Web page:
So he tagged along with us for quite a while. He was great because the road managers couldn’t tune guitars; Lemmy could play, so he took care of it. After he’d been with us a while he knew the repertoire really well, and he’d join in with jam sessions. We didn’t pay him, we just fed him and gave him cigarettes.
He always wanted a nice pair of boots. I’ll never forget this. We got our stage clothes from a place owned by someone connected with The Hollies’ management, and we promised him that if he behaved himself, he’d get a pair. One of the lads in the band had feet about a size smaller than Lemmy’s, and when he’d finished Lemmy would squeeze his feet into them and walk round like a bandy-legged cowboy. But when he got his own boots he was made up – Cuban-heeled things.
Then one night, Ian and Nick [guitarists] had a big bust-up and left us without a guitarist. And Lemmy said, “I can do it!” And we said, “Don’t be stupid!” But we ran through some numbers, and we were all gobsmacked. He went onstage that night and he went down a bomb. And in them days he was playing lead guitar, though everyone knows him as a bass player. He was brilliant.
Back then we didn’t take drugs and we didn’t drink much at all. We were just into what we did. We were more interested in beans and egg on toast at the Mayfield transport café on the A6 [laughs]. But we all got on well.
After the group days we didn’t see each other for 16 years, but when we all got together it was just as if we’d seen each other yesterday. We loved him to bits.
The last time I saw him we were at the Apollo in Manchester, 2012. Lemmy invited us. We went along at about three o’clock. We were yakking away in the dressing room, and after an hour or two we said, “Look, you do what you have to do, blah-blah.” But he insisted we stayed. And we stayed until half-past nine, reminiscing… It was great.
Remembering Lemmy: The Fan (No.1) – Motorhead Mick (aka Mick Stevenson)
Just before Christmas one year as the London aftershow bash at Brixton was coming to an end, I’d gone over to Lemmy to say thanks and goodbye.
We had a drink and a chat, I got the obligatory photo with him, shook hands and turned to go. I’d only got a few paces when Lemmy called me back. He told me how much he appreciated what Alan Burridge [fan club head honcho] and myself did for him and Motörhead, pulled a wad of notes from his back pocket and thrust them at me saying: “Here, you and Al have a great Christmas on me!” To say I was stunned is an understatement.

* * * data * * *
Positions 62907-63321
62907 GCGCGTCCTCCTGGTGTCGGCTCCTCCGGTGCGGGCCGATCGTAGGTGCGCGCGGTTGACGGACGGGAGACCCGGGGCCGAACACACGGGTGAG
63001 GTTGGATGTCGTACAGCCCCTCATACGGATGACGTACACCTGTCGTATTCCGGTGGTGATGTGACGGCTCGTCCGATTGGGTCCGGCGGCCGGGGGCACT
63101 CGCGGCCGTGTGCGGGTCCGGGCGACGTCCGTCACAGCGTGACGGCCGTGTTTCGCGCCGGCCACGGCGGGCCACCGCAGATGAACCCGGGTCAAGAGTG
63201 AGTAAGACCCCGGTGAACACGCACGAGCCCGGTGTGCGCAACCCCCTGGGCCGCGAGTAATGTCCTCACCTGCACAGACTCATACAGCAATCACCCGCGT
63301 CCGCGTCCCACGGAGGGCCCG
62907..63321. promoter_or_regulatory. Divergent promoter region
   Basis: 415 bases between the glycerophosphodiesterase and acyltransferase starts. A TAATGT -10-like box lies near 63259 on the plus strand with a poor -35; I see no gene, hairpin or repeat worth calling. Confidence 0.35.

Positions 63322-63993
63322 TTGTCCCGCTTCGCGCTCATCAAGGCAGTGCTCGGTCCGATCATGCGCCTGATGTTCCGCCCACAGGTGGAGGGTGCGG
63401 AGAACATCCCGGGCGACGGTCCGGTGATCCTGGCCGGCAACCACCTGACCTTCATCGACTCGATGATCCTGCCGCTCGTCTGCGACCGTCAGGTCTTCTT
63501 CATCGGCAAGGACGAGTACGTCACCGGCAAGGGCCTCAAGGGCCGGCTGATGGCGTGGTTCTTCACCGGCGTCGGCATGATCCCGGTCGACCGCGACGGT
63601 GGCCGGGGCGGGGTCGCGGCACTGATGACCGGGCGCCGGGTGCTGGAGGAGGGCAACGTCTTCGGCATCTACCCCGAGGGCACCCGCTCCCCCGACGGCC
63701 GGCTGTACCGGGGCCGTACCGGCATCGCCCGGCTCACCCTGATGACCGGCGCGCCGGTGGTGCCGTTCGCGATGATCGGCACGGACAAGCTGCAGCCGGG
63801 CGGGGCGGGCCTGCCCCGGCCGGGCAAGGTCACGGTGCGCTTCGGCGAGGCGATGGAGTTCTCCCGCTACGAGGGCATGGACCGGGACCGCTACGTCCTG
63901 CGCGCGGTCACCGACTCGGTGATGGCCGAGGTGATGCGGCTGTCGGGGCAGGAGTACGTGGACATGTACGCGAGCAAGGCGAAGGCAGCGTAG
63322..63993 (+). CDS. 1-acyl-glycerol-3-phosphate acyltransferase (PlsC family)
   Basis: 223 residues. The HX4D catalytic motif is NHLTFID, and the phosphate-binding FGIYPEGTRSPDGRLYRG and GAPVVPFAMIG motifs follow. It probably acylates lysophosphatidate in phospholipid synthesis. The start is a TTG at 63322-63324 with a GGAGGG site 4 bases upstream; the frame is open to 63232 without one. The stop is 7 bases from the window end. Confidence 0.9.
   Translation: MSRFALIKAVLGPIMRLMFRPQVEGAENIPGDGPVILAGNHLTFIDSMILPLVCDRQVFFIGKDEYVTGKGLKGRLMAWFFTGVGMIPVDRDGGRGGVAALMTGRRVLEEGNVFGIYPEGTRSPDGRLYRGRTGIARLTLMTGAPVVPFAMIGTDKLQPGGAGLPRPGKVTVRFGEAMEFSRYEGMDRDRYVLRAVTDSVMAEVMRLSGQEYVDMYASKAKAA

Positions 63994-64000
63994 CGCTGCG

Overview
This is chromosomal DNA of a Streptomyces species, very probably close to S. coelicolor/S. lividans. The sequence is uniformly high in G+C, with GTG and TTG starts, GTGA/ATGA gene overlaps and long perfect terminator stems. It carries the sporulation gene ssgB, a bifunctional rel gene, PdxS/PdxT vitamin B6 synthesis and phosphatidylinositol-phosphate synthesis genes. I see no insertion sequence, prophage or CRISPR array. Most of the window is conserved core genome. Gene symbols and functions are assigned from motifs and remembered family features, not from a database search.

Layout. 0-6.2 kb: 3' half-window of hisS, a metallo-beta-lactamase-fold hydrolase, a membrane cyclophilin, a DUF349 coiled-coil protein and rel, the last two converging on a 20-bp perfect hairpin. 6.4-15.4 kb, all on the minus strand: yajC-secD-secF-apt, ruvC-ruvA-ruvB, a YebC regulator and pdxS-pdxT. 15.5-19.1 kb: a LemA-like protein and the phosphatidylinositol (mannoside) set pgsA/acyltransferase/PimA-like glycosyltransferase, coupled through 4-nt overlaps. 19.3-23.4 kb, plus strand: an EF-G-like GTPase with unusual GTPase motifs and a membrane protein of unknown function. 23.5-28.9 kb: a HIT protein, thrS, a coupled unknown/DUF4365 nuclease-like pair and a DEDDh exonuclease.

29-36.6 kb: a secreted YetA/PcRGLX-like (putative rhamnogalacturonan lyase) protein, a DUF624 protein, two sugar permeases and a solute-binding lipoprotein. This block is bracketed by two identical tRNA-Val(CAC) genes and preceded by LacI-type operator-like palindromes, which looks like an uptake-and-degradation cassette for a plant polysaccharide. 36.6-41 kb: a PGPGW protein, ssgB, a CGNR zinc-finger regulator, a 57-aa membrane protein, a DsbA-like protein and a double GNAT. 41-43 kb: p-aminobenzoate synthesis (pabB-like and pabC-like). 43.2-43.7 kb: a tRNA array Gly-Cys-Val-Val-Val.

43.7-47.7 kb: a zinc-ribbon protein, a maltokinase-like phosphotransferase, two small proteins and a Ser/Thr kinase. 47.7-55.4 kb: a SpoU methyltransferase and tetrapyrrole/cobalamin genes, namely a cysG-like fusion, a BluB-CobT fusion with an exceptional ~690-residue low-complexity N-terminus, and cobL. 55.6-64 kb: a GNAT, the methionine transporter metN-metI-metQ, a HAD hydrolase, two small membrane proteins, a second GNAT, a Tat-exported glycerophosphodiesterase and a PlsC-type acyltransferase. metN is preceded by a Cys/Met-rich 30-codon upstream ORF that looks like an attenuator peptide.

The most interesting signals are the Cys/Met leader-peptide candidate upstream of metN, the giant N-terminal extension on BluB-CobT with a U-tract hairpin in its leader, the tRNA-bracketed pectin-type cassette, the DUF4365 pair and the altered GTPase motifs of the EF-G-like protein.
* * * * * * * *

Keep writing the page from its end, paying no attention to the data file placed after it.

Lemmy was also famous for his sense of humour, but to sit backstage having a chat with him about nothing in particular, and laughing out loud as the conversation went off on all sorts of tangents, was just priceless. No one was safe from his good-natured piss-taking either! I’ll also remember him as the gracious man that happily wrote a foreword to my book [The Motörhead Collector’s Guide] before I’d even written a word.
Remembering Lemmy: The Journalist – Geoff Barton
“Lemme at him!”
“We know you’re in there!”
“You’re a dead man!”
It’s December 1974. Me, Lemmy and assorted members of Hawkwind are cowering in the dressing room of the City Hall, Newcastle. The room’s reinforced fire doors, which lead to the street outside, are buckling under the strain of an onslaught by the Geordie chapter of the Hells Angels.
If the situation wasn’t so terrifying it would almost be comical. The doors are bulging inward like something out of a Tom & Jerry cartoon; numerous dents appear as the Angels utilise all manner of spanners, wrenches and motorcycle-related implements in an attempt to gain ingress and confront their foe.
Lemmy, it appears, has “done something” to upset the local Angels. It is not clear what this is, other than it’s “something” very serious.
As the doors’ hinges start to splinter, Hawkwind manager Doug Smith decides to act. “You lot go out front and deny everything,” he urges. “Lemmy isn’t here, he left early, he’s sky high and six thousand miles away.” Grabbing a tartan blanket, Smith drapes it over a stooped Lemmy and smuggles him out of the City Hall and down a back alley. The rest of us are left to confront the Angels.
Words from a song from Hawkwind’s just-completed gig spring to mind: ‘Do not panic, do not panic…’